Great thought-provoking posts, Botgirl. I've been musing, trying to articulate my reply to the very complex questions you raise. For me, it comes down to developing a clear awareness of myself and paying attention to the journey. The "why" we rezzed and keep rezzing in SL is something all of us can answer, with each answer different and/or variations of theme. It might be to fill a need. It might be a path to self-discovery...something we're all travelling on in any world if awareness is important to us. But perhaps that path is more user-friendly in SL than the atomic world. The motivation or urge could be as much to really learn and build upon our really deepen the awareness of the self as individual and of the self in community. To challenge self-talk, to challenge group-talk, to challenge internally held belief and individual(or to always be right no matter what, laughing, if that's a particularly hard and fast value). The reasons for rezzing are any number with perhaps one amplified more than another, depending on what's happening for each person. SL is a wonderful place to discover and shape worlds, art, beliefs, community, ideals, values, dreams, hopes, needs, awareness, the process of creation...any myriad of things. Despite the drama inworld, SL provides the opportunity to be not as mired in a mentality of judgement as the atomic world often is. For me, that's certainly why the movement in SL to replicate atomic world sensibilities, behaviors, and values is upsetting. If virtual identity has a shelf life then what you could be suggesting is that it's really the shelf life of opportunity and potential, but in this way it's of the most personal kind. The atomic world isn't as conducive for a beginner's explore, discover, create, build from a place with few constraints or judgements. Instead the atomic world seems to shun the beginner's mind, delivering instead categories, labels, tasks, acceptable lifestyles...and yes an endless sea of malls. As much as we've built up so many rules in the atomic world (with many of them necessary for order), it's amazing how many personal and professional development workshops encourage us to break all the rules, to innovate, to do something new and meaningful, to love what you do and are, to live life from dreams and not problems. In the atomic world we run into all the reasons why we can't do that, even while at the same time we are told that we *should* do that. SL provides the opportunity to explore these things, with a large dose of chaos thrown in. But now that the atomic sensibilities are increasingly inworld, is the question of shelf life also a question of choice for virtual identity...which also takes on any number of different forms? For me, that means celebrating the non-atomic identities of all the wonderful cultures in SL by wearing wings and neko ears and tails, for example, mashing up fashion, attempting to build things even if what I build is of a level that is incredibly that of a beginner's mind, finding those builds that surprise the mind. It opens up discovery. Not only inworld but internally...a journey that calls to be travelled when we're logged in and when we're logged out. I didn't intend to say so much in this comment...your questions are incredibly complex ones. I just wanted to share my thoughts...even if they read like a beginner's mind. Gosh I would be so happy if they did! :)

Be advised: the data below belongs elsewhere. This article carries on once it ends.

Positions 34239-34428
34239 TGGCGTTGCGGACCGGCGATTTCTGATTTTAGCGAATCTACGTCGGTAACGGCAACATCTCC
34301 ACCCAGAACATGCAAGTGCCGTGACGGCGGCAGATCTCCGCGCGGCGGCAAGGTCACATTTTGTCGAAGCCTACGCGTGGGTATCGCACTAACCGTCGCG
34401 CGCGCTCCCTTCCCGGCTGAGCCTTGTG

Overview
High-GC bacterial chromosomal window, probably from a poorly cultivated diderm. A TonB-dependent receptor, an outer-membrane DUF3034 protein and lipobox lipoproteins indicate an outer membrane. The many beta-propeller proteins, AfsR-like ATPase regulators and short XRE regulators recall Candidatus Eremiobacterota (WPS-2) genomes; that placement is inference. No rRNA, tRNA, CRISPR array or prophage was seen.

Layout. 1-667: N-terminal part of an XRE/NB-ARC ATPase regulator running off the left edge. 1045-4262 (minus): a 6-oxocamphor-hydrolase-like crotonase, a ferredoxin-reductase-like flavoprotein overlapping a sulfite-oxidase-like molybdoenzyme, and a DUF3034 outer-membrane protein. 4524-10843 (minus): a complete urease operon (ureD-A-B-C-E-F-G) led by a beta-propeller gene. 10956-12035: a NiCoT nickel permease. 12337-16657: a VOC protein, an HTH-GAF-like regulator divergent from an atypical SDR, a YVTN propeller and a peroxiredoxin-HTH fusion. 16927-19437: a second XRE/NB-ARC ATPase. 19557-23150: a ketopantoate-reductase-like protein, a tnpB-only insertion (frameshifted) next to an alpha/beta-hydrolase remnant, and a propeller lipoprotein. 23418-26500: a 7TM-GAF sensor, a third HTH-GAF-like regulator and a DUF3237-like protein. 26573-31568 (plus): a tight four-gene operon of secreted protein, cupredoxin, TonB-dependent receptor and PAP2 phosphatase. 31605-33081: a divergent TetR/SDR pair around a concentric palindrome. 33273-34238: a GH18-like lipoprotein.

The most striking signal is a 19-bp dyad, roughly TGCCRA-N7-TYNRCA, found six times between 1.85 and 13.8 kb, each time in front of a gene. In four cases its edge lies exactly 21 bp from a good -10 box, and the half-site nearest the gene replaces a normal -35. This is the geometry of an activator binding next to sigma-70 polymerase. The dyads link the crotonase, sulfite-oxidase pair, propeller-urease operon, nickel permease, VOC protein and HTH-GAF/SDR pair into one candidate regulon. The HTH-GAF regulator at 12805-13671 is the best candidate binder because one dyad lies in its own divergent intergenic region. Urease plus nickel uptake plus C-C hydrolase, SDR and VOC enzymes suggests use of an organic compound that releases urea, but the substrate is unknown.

Peter Stindberg said...